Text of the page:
$2M Fundraiser Launched to Rebuild Christian Town Decimated by ISIS

(Photo: REUTERS/Thaier Al-Sudani)Buildings destroyed by clashes are seen in the Old City of Mosul, Iraq July 20, 2017.

A leading humanitarian organization has launched a fundraising initiative to raise over $2 million to help the Archdiocese of Erbil rebuild an Iraqi Christian town decimated by the Islamic State so that the town's displaced citizens can finally return home in what has been described as a "now-or-never situation." 

The Knights of Columbus, the world's largest Catholic fraternal organization, announced that it will raise and donate $2 million to help the archdiocese, which houses the largest population of Christian refugees in Iraq, to restore the town of Karamdes, also known as Karamlash.

"In talking with the folks in Iraq, the next 60 days are critical that if we don't start moving people home, they are going to start leaving the country for good," Andrew Walther, the Knights of Columbus vice president of communications and strategic planning, told The Christian Post. "With the Christian population having fallen from 1.5 million to somewhere in the neighborhood, maybe a little south of 200,000, it's a now-or-never situation."

Karamdes, which lies about 18 miles southeast of Mosul, was once home to hundreds of Christian families. But when the Islamic State took over large swaths of territory in Mosul and the Nineveh region in the summer of 2014, many of the town's Christians — like religious minorities in other Iraqi towns — faced the choice of fleeing their homes or being killed for their faith.

Hundreds of thousands of residents in Northern Iraq chose to flee their homes and villages in order to escape the wrath of IS (also known as ISIS, ISIL or Daesh). Fearing persecution at United Nations displacement camps, many Christians were aided at camps run by the archdiocese.

But now that IS has been pushed out of the region by Iraq-led coalition forces, the next two months will be critical in determining whether many Christians stay in the country or leave Iraq altogether.

"Christianity is reaching a tipping point," Walther said. "We have been told in 60 days, if there aren't signs of hope and construction and people starting to move home, if this process doesn't begin in the next 60 days that people will just start leaving in droves and Christianity in Iraq will reach the point of no return."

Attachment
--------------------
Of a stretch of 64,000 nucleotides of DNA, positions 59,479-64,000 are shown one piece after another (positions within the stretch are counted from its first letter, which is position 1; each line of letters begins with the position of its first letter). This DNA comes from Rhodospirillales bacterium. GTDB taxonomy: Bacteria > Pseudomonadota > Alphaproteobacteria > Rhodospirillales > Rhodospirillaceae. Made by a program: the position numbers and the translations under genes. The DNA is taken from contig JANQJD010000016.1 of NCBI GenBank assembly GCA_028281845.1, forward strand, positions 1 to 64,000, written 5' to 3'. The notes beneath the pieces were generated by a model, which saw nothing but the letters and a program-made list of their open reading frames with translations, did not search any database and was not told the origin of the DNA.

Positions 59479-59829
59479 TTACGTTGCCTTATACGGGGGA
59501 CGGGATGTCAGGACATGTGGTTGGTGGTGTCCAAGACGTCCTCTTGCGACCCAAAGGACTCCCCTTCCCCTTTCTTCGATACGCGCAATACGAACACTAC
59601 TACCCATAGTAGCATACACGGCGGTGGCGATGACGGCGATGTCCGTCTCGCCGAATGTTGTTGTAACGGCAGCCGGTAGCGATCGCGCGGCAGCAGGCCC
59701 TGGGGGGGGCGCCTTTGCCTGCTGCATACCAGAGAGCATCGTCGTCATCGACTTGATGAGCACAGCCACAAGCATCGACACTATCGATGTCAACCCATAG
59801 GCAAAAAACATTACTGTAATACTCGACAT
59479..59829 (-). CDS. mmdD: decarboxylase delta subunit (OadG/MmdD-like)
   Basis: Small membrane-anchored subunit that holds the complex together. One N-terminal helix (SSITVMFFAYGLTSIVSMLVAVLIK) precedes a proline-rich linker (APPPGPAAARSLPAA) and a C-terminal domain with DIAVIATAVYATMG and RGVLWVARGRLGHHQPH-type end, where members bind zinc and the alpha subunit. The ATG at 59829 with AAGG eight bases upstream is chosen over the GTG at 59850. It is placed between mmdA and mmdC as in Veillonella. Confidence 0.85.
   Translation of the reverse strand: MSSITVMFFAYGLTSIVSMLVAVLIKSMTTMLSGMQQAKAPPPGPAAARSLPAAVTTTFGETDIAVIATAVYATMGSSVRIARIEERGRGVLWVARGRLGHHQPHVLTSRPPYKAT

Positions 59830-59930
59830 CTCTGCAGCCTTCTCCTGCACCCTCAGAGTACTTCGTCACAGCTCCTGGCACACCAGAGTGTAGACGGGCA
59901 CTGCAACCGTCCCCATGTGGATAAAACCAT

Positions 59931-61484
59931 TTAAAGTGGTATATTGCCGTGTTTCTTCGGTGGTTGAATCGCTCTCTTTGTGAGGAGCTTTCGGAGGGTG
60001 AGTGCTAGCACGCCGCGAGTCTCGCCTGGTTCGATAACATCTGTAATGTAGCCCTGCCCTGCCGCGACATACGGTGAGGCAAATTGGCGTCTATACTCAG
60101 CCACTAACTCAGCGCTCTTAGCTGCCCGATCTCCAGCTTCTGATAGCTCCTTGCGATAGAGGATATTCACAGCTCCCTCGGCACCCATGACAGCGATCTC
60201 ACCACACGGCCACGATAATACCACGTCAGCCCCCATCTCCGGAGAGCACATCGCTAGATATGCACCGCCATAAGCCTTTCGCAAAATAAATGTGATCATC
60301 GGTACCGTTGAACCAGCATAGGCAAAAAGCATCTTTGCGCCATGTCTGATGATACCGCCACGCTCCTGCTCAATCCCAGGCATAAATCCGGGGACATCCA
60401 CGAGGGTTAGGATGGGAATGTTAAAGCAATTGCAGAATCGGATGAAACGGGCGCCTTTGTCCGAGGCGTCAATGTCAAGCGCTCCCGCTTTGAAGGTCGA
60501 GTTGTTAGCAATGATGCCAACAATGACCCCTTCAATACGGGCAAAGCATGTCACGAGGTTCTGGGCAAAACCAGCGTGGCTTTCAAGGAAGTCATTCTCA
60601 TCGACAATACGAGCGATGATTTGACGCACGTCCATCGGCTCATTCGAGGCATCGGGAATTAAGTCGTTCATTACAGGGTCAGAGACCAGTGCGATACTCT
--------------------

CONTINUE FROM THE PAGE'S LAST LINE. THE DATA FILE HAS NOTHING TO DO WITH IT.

Many human rights activists have spoken out vocally about how foreign aid given to Iraq by the United States government hasn't funnelled down to the archdiocese and others sheltering and aiding Christian victims of genocide, who have spent the last three years not knowing whether or not they would ever be able to return home.

Knights of Columbus' fundraising effort was, in part, inspired by the $2 million donation given to the archdiocese by the government of Hungary to restore the predominantly Christian town of Teleskov. Because of the rebuilding efforts in that town, over 1,000 families have been able to return home.

"What the hungarian government did worked," Walther said. "We have a proof of concept and a way forward that we have a very high degree of confidence in because we have seen it work within the last several weeks with what the Hungarians did a little to the north."

Walther explained that most of the residents of Karamdes are living as refugees in Erbil. He stated that getting a town like Karamdes to be "substantially repopulated" would have to happen in waves, explaining that Karamdes had over 750 Christian homes before the threat of IS.

"Several hundred families would be moved immediately — those with the least disastrous homes that could be rehabbed more quickly. The things that are totally flattened take more time," Walther explained. "Could we stabilize 400 to 600 homes very quickly? Absolutely. What I am told is these people would be back in their homes by the end of August."

"They have a really good system," he added. "The system is the Chaldean Archdiocese ... has builders, has structural engineers that people work with to rebuild their own homes. Then they are given the money they need for the supplies to rebuild their own homes. So they come with an estimate, the engineer inspects it, signs off on the work, they go get the supplies with the assistance of the archdiocese and in this case, the Knights of Columbus. After they build, the engineer comes back and signs off on the work that it is safe."

The Knights of Columbus is urging parishes, organizations and other churches to donate $2,000. According to a press release, $2,000 is the approximate cost of resettling one family back to Karamdes. The Knights are also accepting online donations that will go toward the effort of rebuilding the town.

Besides Karamdes and Teleskov, Walther said that other restoration efforts are happening through the archdiocese in Christian towns like Qaraqosh, which was once the largest Christian town in the region. He said that it could cost an estimated $50 to 100 million to re-stabilize the Nineveh region.

"I would say that the model is one town at a time for the time being — getting these towns back up and getting them repopulated," Walther said.

Some have feared that empty Christian towns and villages in Iraq could present a security problem because of the Iranian-backed Shia militias that are trying to fill that void.

According to an op-ed posted by The Hill last month that was written by Kenneth Timmerman, a conservative writer with a history of reporting on the Middle East, an estimated 100,000 Iranian-backed troops now "occupy Assyrian Christian towns and villages" surrounding Mosul and parts of Kurdistan.

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